One of the books in my armchair pile is Annie Dillard's 1975 Pullitzer-winner Pilgrim at Tinker Creek. It's modern nature writing with a streak of spiritual memoir. Reading it in a garden chair on the weekend, this passage caught my attention - and drew forth an ‘amen’:
We don't know what's going on here. If these tremendous events are random combinations of matter run amok, the yield of millions of monkeys at millions of typewriters, then what is it in us, hammered out of those same typewriters, that they ignite? We don't know. Our life is a faint tracing on the surface of mystery, like the idle, curved tunnels of leaf miners on the face of a leaf. We must somehow take a wider view, look at the whole landscape, really see it, and descirbe what's going on here. Then we can at least wail the right question into the swaddling band of darkness, or if it comes to that, choir the proper praise.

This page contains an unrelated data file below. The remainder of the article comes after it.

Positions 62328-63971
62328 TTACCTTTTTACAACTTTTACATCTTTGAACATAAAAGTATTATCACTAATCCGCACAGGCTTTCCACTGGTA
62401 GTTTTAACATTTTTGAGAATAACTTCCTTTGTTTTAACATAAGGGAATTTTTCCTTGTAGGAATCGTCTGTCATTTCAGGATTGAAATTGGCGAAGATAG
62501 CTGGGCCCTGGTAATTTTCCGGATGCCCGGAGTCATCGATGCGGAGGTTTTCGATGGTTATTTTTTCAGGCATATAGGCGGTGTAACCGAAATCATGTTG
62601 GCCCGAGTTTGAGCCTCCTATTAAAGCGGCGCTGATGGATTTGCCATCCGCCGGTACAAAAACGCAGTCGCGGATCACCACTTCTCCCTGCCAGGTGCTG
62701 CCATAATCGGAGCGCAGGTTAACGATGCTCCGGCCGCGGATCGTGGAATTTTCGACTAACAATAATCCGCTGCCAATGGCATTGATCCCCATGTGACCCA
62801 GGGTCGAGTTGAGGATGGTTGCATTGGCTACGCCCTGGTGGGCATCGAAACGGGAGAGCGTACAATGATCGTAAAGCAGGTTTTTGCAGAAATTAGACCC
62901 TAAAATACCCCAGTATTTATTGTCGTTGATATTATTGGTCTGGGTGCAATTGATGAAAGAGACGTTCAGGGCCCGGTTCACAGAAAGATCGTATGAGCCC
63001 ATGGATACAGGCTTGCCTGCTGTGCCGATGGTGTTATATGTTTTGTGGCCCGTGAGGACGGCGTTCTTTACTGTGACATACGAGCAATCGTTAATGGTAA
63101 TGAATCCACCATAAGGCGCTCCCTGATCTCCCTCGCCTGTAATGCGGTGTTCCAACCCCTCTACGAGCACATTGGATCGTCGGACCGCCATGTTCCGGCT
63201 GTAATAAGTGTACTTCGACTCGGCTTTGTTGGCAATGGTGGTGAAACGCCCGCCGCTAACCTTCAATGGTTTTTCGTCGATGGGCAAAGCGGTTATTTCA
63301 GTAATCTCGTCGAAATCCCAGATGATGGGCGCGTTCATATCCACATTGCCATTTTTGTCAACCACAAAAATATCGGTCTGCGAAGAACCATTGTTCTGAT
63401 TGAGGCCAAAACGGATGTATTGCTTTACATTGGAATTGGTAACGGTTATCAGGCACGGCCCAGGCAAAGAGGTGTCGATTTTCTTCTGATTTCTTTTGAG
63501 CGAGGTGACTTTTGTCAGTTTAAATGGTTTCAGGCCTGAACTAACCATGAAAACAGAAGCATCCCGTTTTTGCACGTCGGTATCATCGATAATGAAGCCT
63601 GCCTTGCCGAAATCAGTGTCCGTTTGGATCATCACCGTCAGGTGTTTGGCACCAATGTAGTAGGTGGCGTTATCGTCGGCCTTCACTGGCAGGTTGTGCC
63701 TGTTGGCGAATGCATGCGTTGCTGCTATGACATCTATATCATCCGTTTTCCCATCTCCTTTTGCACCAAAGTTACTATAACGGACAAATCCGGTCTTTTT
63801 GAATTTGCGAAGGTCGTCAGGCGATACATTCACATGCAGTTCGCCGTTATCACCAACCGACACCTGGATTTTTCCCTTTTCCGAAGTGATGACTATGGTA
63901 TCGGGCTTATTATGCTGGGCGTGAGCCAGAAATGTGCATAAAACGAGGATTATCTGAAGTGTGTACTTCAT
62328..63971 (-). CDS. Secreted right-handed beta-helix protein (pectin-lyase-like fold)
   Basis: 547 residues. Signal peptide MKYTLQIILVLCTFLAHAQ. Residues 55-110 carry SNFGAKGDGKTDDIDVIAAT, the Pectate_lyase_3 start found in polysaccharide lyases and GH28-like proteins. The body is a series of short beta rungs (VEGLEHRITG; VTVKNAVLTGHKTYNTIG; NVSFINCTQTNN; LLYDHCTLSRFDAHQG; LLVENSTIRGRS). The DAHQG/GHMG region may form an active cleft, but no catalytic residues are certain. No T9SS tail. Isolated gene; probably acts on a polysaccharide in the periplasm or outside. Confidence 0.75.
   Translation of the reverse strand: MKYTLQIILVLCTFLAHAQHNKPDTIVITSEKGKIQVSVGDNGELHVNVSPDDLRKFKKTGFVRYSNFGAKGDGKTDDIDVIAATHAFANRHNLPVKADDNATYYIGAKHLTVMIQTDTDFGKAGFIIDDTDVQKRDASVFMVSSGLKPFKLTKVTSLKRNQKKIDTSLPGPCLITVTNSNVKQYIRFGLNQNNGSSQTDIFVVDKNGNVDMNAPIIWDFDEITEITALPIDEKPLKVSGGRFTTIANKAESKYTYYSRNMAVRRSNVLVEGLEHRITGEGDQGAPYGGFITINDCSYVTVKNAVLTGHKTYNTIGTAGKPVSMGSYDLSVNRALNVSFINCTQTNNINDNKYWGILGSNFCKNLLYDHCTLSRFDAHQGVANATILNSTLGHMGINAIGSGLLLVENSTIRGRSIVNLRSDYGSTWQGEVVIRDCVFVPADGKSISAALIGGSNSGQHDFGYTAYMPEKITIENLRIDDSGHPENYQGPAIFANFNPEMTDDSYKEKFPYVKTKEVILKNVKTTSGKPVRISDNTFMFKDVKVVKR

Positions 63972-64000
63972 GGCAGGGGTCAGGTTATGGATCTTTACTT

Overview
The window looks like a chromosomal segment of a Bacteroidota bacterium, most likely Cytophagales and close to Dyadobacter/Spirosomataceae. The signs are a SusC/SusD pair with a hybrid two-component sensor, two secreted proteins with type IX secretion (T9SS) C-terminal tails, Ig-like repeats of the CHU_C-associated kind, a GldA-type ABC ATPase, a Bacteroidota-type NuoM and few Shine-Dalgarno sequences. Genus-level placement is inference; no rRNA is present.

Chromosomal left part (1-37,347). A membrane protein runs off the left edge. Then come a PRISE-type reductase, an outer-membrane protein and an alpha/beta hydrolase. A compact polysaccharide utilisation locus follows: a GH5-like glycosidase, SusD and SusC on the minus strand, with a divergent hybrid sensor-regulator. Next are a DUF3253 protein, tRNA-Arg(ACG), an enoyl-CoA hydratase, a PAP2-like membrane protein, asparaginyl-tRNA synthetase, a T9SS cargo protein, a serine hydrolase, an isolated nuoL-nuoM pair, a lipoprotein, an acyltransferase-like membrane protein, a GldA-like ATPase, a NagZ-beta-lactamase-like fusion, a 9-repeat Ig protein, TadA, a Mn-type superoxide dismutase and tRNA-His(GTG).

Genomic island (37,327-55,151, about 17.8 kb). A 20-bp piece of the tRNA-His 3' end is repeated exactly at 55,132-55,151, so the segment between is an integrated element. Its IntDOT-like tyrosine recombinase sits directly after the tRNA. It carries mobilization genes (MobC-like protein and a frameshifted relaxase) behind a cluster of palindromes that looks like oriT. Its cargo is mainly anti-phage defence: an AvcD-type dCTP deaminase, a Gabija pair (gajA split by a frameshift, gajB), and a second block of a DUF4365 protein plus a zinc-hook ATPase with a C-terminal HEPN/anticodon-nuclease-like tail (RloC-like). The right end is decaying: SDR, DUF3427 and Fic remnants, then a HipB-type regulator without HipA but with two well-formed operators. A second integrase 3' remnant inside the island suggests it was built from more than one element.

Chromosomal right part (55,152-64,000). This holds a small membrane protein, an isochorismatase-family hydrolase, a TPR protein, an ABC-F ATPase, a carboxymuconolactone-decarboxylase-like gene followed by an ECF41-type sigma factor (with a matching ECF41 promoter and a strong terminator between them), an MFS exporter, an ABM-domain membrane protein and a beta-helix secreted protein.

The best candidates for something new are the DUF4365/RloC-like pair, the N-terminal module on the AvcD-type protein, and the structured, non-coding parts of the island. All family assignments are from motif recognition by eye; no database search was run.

At the time of Lews and Clark, setting the priaries on fire was a well-known signal that meant, 'Come down to the water.' It was an extravagant gesture, but we can't do less. If the landscape reveals one certainty, it is that the extravagant gesture is the very stuff of creation. After the one extravagant gesture of creation in the first place, the universe has continued to deal exclusively in extravagances, flinging intricacies and colossi down aeons of of emptiness, heaping profusions on profligacies with ever-fresh vigor. The whole show has been on fire from the word go. I come down to the water to cool my eyes. But everywhere I look I see fire; that which isn't flint is tinder, and the whole world sparks and flames.